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shameless pleading






Hang a Louie on Washboard.

Dear Word Detective: In this morning’s paper, a local columnist (here in lovely but very warm Tallahassee, FL) discussed words and phrases disappearing from our cultural vocabulary. One of the words he claimed is fading is “corduroy” and cited as evidence that “some guy'” claimed he did not know what corduroys are. Well, statistically speaking, you might find a number of individuals on any day of the week who don’t know much about anything, but that’s another story. What it brought to mind is the root of the word and its relationship with ye olde “corduroy roads.” Wikipedia has entries for each of those but does not relate one to the other. By the way, I do wear corduroy pants and, sometimes, jackets in Tallahassee, but only in the winter, which lasts for a few days in January and February, most years. — Thomas Jacoby.

Well, the bad news is that the same “some guy” the columnist quoted is, even as we speak, quite possibly corduroy08.pnglogged on at Wikipedia, composing a superficially plausible but deeply insane article on Mesopotamian history. I’ve always thought that the site’s motto should really be “Wikipedia — It might be right.” Incidentally, isn’t it odd that the Wikipedia article on “corduroy road” makes no reference to “corduroy” cloth, even though the founder and head honcho of Wikipedia is named Jimmy Wales? Never mind.

“Corduroy” is, of course, a fairly thick cotton cloth with prominent ridges (called “wales,” which explains that lame joke) used in pants and jackets worn in cooler climes. The word “corduroy” is often said to come from the French phrase “corde du roi,” or “the king’s cord” (“cord” being ribbed or tufted fabric). But Wikipedia quite correctly points out (mirabile dictu) that this story is unlikely to be true. An 1807 list of clothing manufactured in France mentions “kings cordes,” which is not French and indicates that the French name of the cloth was simply a reference to the English story of the supposed French source. Round and round we go. In any case, “corduroy” almost certainly originated in England, appeared in English in the late 18th century, and may be rooted in the English surname “Corderoy.”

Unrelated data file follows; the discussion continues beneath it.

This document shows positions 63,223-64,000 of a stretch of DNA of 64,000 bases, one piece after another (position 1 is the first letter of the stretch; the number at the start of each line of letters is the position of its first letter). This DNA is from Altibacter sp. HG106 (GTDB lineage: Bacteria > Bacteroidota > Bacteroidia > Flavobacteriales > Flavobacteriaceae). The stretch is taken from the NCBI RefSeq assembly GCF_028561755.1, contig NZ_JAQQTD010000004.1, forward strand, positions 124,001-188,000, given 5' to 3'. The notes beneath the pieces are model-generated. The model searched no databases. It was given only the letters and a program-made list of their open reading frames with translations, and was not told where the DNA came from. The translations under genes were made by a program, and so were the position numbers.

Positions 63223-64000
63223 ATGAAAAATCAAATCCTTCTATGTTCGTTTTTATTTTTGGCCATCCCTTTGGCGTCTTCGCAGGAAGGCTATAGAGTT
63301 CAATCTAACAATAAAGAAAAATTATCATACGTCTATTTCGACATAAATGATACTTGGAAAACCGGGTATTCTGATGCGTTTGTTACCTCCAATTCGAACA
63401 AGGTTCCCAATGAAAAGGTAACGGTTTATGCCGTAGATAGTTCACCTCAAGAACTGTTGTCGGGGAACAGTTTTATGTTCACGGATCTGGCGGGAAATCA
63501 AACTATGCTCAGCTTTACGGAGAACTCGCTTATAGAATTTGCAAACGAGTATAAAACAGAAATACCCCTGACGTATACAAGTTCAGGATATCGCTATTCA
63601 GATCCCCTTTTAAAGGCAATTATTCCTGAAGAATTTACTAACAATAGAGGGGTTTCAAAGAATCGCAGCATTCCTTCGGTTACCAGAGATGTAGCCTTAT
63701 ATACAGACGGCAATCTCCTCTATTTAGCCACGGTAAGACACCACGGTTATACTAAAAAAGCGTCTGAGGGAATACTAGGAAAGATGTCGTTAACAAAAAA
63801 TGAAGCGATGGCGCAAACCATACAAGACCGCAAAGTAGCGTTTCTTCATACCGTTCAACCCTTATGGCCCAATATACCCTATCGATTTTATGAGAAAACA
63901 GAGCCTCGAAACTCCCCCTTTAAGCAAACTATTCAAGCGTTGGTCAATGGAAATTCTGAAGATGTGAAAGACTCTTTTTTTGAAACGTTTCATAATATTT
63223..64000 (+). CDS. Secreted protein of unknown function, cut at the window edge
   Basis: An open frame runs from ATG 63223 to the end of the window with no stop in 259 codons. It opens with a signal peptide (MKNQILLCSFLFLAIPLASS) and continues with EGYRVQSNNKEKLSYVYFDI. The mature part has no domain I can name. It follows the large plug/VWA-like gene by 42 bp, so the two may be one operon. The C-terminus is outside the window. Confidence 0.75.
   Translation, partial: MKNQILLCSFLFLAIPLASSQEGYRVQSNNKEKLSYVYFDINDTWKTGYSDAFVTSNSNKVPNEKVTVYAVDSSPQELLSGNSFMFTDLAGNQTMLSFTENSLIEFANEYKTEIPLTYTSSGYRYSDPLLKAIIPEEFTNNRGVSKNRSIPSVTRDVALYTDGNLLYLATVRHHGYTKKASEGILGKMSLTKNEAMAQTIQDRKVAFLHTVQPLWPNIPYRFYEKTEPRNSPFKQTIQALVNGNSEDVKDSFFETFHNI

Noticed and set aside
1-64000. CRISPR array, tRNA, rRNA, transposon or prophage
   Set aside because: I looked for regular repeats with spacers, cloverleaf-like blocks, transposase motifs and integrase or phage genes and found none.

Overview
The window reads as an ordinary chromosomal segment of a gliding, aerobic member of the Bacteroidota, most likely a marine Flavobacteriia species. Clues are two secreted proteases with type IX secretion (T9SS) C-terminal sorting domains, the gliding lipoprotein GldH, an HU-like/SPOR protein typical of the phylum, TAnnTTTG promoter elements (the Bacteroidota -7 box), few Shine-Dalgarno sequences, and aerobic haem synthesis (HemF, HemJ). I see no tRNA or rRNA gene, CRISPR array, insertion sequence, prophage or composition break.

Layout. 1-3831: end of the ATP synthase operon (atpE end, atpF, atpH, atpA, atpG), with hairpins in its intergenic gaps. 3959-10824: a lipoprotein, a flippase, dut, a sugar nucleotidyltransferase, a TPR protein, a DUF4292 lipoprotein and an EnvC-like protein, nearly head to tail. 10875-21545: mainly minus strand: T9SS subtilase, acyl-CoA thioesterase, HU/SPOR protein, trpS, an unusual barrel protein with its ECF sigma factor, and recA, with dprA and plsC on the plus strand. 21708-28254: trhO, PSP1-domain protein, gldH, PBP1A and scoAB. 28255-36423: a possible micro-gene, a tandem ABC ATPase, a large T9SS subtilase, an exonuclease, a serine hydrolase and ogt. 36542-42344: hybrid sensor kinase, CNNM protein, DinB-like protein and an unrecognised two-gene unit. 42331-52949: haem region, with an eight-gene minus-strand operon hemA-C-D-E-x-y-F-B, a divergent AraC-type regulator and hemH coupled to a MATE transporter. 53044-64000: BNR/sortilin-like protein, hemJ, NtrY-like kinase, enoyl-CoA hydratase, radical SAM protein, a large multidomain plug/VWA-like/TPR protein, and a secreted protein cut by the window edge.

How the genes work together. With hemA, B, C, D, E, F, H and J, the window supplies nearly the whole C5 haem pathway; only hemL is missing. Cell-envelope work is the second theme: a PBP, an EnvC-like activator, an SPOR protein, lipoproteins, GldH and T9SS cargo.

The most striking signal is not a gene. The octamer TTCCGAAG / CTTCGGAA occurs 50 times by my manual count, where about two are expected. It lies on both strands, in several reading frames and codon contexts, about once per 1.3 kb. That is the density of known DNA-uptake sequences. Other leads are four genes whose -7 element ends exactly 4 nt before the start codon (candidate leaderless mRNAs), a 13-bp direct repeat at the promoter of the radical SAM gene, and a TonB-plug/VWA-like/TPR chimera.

“Corduroy roads” actually predate the word “corduroy” by several millennia, dating back to at least Roman times. Used in swampy or low-lying terrain, corduroy roads are constructed by laying large logs at right angles to the direction of the road, thus distributing the load of vehicles, etc., over a wide area and preventing traffic from being mired in the soft earth. The term “corduroy road” is an American coinage dating to the early 19th century, and is drawn from the resemblance of the side-by-side logs to the ridges of corduroy fabric.

2 comments to Corduroy

  • Ken in Alaska

    What is the history behind or supporting:
    toff or toffee-nosed twit
    or twit for that matter,
    or are they all interchangeable?

    Is tufted, as in corduroy,
    related to any of this?

    I have not worn a corduroy coat
    since university days,
    fifty years ago,
    but I’m sure I have one
    to go with my corduroy shorts,
    for either Alaska or Florida weather.

    Is that spiffing or what?

    I am sure there will be
    an interesting side to this.


  • Gramma Linda

    Thank you for confirming my old memory of how the word “corduroy” originated. My grandson’s book called “Corduroy Goes to the Doctor” is lying here on my coffee table. It reminded me of when we used to go visit my Grandma in Tolleston, an old section of Gary, Indiana. They had brick streets there that made our car go bumpety-bumpety-bump. Why would anyone make a road out of logs, laid side by side, perpendicular to the direction of travel?!?! Now I know when, why and where! It was probably on the English Isles, in soft wet muddy places.

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